The nightclub would only be open in its original form for 33 months, but it soon became known as one of the hottest and most exclusive club in town thanks in part to Rubell’s motto: “The key to a good party is filling a room with guests more interesting than you.” Studio 54 quickly developed a notoriously restrictive entry policy based on style and appearance. Crowds wearing disco era skimpy clothing and big hair would form outside the building every night, hoping that they would be among the chosen few who were allowed to enter and party with the stars.
The dance floor was also consistently packed with people dancing to disco beats. Women in zoot suits and men in wide-legged, tight-cuffed, pegged trousers hustled on the dance floor. Waiters with six-pack abs bussed tables wearing only gym shorts and knee high socks. Fashion designers like Diane Von Furstenberg quickly became regulars. Furstenberg told Vanity Fair, “I had more fun at Studio 54 than in any other nightclub in the world,”
Studio 54 peaked just about a decade after the Summer of Love. The Baby Boomers’ anti-materialist hedonism changed its tune 180 degrees from Woodstock. The same generation that flooded Max Yasgur’s 600-acre dairy farm in 1969 now flooded a Manhattan disco steeped in elitism and shameless materialism. “All You Need Is Love” had somehow changed to “All You Need Is Fame and Lots of Money.”
In December 1978, Rubell was quoted in the New York newspapers saying Studio 54 had made $7 million in its first year and that “only the Mafia made more money”. This got the attention of the IRS. Shortly thereafter the nightclub was raided and Rubell and Schrager were arrested for skimming $2.5 million. The Feds found more than $600,000 crammed into Hefty garbage bags stashed in the ceiling. Rubell and Schrager had only paid $8,000 in taxes since they opened; yet the club was making more than $75,000 per night. The two nightclub owners were charged and sentenced to income tax evasion. Before the co-owners were hauled off to jail for 13 months, they had one last party in February 4, 1980—a party called, appropriately enough, “The End of Modern-day Gomorrah.” Ryan O’Neal, Farrah Fawcett, Jack Nicholson, and Sylvester Stallone were among the guests that night. Diana Ross personally serenaded Rubell and Schrager from on top of the DJ booth, Liza Minnelli sung “New York, New York” at the farewell party, and then the doors were closed. “It was a long time before I could talk about it, because they are bittersweet memories for me and I was embarrassed by the way it turned out,” Schrager said.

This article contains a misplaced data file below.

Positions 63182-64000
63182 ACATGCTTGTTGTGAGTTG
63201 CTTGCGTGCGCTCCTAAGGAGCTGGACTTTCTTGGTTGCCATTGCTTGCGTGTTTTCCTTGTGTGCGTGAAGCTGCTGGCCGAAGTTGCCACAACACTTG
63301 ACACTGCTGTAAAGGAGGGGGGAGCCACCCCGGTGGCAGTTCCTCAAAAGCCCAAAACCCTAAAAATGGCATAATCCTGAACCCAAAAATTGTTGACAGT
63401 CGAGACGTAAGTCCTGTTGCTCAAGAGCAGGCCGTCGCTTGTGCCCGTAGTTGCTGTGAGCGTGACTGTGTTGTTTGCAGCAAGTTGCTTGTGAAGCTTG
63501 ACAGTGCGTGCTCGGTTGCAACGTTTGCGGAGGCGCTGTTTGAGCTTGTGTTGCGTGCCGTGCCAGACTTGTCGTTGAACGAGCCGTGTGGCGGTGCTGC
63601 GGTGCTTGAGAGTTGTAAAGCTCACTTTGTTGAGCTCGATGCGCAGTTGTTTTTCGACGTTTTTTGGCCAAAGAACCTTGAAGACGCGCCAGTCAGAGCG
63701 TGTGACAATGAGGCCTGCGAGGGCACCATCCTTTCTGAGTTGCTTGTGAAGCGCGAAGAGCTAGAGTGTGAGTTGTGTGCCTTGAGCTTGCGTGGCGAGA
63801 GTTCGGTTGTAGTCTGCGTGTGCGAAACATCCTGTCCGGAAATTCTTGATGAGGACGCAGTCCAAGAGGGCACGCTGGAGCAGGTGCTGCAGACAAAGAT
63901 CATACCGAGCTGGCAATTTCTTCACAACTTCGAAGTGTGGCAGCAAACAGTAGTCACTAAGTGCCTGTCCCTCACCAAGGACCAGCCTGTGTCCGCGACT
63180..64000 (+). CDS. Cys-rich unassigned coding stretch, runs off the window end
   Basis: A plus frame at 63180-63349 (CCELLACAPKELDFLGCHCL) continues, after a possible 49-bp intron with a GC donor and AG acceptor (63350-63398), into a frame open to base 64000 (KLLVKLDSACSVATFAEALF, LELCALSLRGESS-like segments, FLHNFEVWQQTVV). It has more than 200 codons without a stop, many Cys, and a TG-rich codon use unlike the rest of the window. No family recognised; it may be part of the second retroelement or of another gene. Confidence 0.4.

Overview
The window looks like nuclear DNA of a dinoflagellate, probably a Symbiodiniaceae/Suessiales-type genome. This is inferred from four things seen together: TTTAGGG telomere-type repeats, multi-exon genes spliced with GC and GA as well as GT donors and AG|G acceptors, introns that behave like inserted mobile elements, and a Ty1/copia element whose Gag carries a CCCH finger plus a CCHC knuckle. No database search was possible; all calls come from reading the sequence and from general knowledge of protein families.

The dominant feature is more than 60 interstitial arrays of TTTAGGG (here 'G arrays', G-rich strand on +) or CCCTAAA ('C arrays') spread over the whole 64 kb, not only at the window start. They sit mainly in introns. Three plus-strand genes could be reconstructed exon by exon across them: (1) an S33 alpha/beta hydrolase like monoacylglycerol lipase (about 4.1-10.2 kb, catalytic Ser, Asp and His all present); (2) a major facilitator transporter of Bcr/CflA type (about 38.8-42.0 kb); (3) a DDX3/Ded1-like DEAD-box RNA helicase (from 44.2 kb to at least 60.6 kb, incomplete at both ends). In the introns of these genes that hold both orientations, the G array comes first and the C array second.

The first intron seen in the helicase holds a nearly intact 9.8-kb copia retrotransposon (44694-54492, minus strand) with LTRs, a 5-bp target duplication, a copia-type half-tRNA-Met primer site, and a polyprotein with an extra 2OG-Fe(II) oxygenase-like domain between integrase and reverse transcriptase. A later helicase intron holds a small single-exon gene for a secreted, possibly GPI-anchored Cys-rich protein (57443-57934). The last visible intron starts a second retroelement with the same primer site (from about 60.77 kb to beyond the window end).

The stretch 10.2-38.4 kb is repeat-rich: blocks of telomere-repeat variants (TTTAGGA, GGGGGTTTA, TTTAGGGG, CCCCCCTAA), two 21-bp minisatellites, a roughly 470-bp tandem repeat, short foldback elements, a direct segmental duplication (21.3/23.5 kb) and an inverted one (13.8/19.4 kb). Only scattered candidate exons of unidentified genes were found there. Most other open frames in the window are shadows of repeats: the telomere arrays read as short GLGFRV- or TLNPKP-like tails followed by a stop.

Studio 54 served as the perfect bookend to the 1970s, a decade that began with longhaired idealism and ended with the materialistic apocalypse of the Me Generation. When the smoke cleared, disco was dead, Reagan was president, and AIDS was epidemic. The world was a very different place.
This article is first published on the April Issue of South China Business Journal by the American Chamber of Commerce in South China.